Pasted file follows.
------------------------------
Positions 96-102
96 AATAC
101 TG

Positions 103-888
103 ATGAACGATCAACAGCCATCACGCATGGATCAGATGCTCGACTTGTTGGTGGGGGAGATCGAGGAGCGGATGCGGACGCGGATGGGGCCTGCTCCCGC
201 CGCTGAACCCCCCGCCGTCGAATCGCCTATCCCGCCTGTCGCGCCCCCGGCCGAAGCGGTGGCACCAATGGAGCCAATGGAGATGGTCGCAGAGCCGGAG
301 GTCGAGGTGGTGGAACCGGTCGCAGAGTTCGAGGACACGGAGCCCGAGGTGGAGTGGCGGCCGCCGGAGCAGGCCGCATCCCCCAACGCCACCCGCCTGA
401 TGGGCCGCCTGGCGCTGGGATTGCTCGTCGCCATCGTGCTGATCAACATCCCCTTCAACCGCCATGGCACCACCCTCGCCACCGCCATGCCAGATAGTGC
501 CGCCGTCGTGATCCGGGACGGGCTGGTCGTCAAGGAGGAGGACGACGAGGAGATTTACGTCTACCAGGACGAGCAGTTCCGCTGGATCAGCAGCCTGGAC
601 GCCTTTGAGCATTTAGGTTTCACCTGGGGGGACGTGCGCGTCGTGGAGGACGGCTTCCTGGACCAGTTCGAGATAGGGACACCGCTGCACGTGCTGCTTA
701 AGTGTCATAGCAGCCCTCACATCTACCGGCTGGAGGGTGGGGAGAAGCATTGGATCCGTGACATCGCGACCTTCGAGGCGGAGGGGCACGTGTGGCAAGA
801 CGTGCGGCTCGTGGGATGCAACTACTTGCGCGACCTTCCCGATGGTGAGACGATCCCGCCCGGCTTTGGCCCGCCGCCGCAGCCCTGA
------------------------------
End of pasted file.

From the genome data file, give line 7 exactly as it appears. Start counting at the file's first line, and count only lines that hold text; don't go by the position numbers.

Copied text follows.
301 GTCGAGGTGGTGGAACCGGTCGCAGAGTTCGAGGACACGGAGCCCGAGGTGGAGTGGCGGCCGCCGGAGCAGGCCGCATCCCCCAACGCCACCCGCCTGA